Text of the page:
By Amanda Ludlow
Absenteeism is an issue for the private and public sectors alike. But the problem is particularly acute in town halls where 13.5 days are lost each year, compared to 7.9 days in the private sector. The author examines management attitudes to absenteeism, which are part of the problem. She also suggests ways to cut the absenteeism rate substantially.
Sickness absence in the public sector is an issue that’s frequently discussed in the British media but rarely addressed effectively by the organisations themselves. Long periods of absenteeism both in the public and private sector impact heavily upon the nation’s productivity levels, leading to debate at government and industry level, around how best to manage the problem.
The Confederation of British Industry (CBI) estimated that in 2007, 172 million working days were lost due to absence, costing employers across the public and private sector £13 billion. Given that the public sector workforce in the UK averages 5.8 million – approximately one in every five workers – it is not surprising that long periods of public sector sickness absence, in particular, has detrimental effects on workplace efficiency and overall productivity.
The reasons behind public sector sickness absence have been discussed widely – many have pointed to the organisational culture of the public sector to be part of the reason. Others recognise that there are some uniquely challenging job roles in the public sector that are likely to have higher than average absence levels, no matter how well the issue is managed.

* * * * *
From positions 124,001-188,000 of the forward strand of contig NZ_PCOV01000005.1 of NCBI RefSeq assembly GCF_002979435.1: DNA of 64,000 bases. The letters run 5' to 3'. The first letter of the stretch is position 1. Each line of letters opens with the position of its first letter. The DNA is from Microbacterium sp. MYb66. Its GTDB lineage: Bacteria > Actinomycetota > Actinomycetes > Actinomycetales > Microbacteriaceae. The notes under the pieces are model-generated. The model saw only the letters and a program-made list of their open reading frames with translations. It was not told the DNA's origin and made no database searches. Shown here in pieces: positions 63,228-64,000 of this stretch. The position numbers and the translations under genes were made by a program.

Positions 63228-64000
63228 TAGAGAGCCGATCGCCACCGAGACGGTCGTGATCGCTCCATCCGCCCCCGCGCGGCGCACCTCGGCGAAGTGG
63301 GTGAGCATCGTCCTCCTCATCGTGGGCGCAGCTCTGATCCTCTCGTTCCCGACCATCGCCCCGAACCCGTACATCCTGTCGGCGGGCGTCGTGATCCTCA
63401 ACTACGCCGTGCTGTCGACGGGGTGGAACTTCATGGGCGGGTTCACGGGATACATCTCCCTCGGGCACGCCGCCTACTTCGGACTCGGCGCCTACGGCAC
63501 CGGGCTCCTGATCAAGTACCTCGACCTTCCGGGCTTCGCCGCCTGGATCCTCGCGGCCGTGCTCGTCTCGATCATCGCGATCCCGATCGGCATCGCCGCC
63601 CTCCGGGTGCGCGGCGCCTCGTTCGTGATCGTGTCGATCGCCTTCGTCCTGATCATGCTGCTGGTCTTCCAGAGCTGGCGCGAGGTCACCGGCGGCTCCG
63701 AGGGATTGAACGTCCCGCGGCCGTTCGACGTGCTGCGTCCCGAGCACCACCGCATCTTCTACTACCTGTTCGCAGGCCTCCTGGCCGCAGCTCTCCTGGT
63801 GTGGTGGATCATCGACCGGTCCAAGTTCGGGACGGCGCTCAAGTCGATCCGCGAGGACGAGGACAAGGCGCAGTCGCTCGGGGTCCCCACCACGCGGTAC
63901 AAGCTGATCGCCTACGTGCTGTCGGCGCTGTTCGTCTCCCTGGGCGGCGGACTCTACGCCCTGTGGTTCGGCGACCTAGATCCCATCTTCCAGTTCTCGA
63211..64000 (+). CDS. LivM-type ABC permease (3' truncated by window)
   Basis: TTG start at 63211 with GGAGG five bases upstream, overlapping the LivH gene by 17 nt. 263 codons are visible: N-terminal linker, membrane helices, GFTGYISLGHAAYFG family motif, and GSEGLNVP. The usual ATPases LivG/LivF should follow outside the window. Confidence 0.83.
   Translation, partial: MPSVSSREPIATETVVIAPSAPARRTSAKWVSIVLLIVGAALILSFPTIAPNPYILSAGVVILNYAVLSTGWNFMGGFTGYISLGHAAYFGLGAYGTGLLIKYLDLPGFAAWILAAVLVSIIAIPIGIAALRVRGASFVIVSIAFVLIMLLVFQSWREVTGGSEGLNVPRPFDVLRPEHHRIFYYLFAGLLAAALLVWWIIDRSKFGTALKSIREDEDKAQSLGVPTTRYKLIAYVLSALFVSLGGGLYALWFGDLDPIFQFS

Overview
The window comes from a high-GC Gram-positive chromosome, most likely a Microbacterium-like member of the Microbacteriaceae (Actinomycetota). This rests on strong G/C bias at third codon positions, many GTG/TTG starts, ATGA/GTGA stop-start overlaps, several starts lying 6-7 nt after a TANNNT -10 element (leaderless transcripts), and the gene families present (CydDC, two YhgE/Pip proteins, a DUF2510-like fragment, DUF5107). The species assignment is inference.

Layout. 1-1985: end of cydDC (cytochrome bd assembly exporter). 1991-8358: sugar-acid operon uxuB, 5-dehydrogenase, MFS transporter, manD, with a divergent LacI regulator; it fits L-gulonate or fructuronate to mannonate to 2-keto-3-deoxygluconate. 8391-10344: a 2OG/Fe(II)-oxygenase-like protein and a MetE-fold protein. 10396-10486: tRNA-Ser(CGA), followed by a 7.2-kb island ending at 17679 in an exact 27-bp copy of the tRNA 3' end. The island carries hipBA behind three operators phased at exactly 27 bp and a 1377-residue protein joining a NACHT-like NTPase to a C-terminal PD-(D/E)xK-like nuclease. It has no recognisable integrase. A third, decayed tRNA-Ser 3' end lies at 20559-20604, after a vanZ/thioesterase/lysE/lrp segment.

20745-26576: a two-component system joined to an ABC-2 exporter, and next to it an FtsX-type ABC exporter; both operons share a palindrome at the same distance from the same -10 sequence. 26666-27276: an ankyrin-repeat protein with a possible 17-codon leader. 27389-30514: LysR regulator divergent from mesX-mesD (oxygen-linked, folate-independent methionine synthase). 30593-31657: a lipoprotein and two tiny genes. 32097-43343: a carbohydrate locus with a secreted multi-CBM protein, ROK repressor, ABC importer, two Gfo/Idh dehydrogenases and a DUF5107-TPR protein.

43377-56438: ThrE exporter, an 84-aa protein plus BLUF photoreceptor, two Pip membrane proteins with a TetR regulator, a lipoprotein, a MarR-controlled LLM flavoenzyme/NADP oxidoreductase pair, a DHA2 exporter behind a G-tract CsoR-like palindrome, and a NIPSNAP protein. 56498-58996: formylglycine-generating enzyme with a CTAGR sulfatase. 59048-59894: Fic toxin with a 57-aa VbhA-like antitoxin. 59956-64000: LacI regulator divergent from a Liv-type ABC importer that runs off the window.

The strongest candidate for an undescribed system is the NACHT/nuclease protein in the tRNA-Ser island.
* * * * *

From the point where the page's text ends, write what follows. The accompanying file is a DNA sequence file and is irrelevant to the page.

Given the traditional views on sickness absence within the public sector, and knowing that it affects UK councils in particular, Benenden Healthcare commissioned SOLACE Enterprises to examine local authority sickness to see what financial impacts it has on the economy, look at the current sickness management strategies in place and advise on what positive steps can be taken to combat the issue. The research findings were very insightful, showing what needs to done and the approach needed to tackle public sector absenteeism.
The survey revealed that the cost of public sector absenteeism to the taxpayer is approximately £4 billion a year. Significantly, the average number of days lost per local authority employee, per year, was 13.5 days, compared to 7.9 days in the private sector.
84 per cent of councils surveyed left absence management to line managers and middle management, considering it an HR, rather than a strategic business issue. Only seven per cent of authorities felt that the issue should be examined at director level and incorporated into an overarching business strategy, a challenge faced not only by councils but the public sector as a whole.
Although worrying figures, the research showed that a change in perception and how sickness absence is addressed can combat the problem effectively.
Having looked at the research findings, Benenden Healthcare believes absence rates within local authorities can be reduced by around 20 per cent, leading to savings of £800 million. To do this councils and other public sector organisations need to adopt a holistic, top-down approach to workplace wellbeing and absence management.